A coming-of-age story ignites when teenager Josh Sendler has to pack up his hoop dreams and move from the lush cornfields of Indiana to the harsh inner-city playgrounds of Newark, N.J.. He ... See full summary »
Semi-retired university professor David Winters and his wife and former student Melanie Winters née Lansing live on a hobby farm in the Eastern Townships of Quebec with their adult son ... See full summary »
A bored wife, who is planning to run away from her minister husband, is taken hostage in a bank robbery. However, she sees the thrill in being involved in the chase and becomes an ... See full summary »
Anna Rose Menken
A mother with seven sons feels like she's losing control of her life and her family. But personal pain and a troubled marriage fade into the background as news comes that one of her sons ... See full summary »
Around 1940, New Yorker staff writer Joe Mitchell meets Joe Gould, a Greenwich Village character who cadges meals, drinks, and contributions to the Joe Gould Fund and who is writing a ... See full summary »
Life with Professor Irwin Corey and his wife Fran. Irwin is 98 years old and is a well known comedian, entertainer and political satirist. Fran is 95 and his wife of 71 years. Dick Gregory summarises Irwin's contribution and family friend Susan Sarandon narrates.
A lawyer defends a man he's known since serving together in Vietnam, who has been accused of murdering three Vietnamese immigrants. Now he'll have to fight against a tenacious District ... See full summary »
Mary Stuart Masterson
If ever there was a film that provided food for thought...
I've just watched this film and I myself write to two inmates in American prisons, one on Death Row (DR) (and he did not commit murder), so this topic of justice v. injustice is one very close to my heart & sensibilities.
What can one say when one hears that someone has spent up to 21 yrs of his/her life for a crime he/she did not commit, and the only way they finally get off DR was from DNA exoneration.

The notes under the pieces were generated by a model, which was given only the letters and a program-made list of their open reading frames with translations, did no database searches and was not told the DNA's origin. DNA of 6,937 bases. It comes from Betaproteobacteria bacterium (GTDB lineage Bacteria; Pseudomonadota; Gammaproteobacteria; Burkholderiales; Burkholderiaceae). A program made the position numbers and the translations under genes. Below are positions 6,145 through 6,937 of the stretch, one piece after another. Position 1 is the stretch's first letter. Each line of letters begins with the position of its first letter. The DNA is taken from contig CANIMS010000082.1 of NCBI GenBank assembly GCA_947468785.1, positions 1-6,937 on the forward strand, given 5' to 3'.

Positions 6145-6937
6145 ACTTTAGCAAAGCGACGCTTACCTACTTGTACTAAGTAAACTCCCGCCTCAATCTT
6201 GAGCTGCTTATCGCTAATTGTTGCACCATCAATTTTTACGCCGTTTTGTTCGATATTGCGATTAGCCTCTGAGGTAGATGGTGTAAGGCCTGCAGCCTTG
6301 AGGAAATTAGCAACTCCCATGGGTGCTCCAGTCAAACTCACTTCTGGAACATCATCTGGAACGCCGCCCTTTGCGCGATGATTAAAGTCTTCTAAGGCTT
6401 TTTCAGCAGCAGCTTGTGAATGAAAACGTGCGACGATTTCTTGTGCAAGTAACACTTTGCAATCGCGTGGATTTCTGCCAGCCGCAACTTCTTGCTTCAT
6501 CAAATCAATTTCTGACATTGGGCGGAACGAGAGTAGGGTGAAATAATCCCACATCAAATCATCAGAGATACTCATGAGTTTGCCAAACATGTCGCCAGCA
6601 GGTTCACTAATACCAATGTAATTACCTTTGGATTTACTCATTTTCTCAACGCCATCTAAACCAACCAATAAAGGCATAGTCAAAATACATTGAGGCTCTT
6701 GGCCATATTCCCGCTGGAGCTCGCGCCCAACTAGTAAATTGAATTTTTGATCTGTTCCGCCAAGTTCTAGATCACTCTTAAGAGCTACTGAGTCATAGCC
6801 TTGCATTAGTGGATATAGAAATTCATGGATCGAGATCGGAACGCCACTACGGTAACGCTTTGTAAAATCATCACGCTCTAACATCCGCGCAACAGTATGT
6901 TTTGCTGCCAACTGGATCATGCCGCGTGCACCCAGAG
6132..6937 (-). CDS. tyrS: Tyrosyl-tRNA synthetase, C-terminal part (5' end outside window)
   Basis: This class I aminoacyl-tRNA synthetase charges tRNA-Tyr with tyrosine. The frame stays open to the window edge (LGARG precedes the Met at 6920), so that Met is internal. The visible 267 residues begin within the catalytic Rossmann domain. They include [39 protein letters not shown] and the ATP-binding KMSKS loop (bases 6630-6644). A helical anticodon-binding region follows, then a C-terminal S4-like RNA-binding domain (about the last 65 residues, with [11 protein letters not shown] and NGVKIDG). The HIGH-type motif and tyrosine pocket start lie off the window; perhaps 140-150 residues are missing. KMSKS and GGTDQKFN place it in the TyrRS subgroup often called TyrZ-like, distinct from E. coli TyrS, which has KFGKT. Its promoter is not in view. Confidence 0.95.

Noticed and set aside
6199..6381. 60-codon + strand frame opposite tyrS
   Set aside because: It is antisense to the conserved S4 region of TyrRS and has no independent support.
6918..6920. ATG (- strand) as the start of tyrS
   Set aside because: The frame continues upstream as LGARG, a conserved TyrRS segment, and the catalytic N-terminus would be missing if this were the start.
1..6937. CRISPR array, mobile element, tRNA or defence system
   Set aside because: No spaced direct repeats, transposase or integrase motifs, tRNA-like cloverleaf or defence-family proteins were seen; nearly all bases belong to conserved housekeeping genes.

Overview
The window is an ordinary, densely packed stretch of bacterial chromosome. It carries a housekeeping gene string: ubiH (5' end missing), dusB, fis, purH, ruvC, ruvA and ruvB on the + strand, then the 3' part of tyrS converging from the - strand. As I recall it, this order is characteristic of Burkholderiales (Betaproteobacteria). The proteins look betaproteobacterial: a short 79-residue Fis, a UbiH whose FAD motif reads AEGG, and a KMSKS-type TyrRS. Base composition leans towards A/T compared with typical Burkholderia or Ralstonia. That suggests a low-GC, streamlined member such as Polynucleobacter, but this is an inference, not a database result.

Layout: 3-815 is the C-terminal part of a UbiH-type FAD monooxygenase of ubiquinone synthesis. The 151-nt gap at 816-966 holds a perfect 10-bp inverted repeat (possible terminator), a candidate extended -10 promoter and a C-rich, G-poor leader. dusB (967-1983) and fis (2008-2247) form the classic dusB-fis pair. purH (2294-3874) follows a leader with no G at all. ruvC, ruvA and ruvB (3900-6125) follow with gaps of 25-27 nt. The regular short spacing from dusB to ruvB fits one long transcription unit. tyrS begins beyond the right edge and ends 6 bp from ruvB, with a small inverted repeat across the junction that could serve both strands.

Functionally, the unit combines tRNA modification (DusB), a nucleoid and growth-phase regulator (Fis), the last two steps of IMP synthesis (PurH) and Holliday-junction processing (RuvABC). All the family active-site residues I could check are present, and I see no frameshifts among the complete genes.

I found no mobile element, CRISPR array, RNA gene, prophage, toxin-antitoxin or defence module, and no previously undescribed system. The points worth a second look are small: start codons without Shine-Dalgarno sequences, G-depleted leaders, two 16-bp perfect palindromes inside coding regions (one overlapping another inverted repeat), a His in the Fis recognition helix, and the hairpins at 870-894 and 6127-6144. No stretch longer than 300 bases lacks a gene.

This is a film that all policemen, the judiciary, and school kids should have to see as a matter of course, but actually I reckon all Americans should see - to realise how many innocent lives have been totally ruined or, worse, lost at the electric chair for a crime they never committed. Why, also, does the law not act, when new evidence comes to light, ie why are people not released when they are found to be innocent. What is wrong with people not standing up for the truth? Is it so hard to do? How can these people sleep at night knowing that they have done nothing with evidence that could mean an innocent person could be released? This is totally beyond my understanding! This world is weird and mad! Films such as this one prove it. But this film was also so gentle in its delivery, so lacking in anger, which everyone had every right to be. (I would certainly have been had I been in their shoes.) It was great to see such fine actors taking on a film like this. It certainly added authenticity. An important film for the world to see: that not everyone who goes to prison is guilty! 10/10, from NSW, Australia
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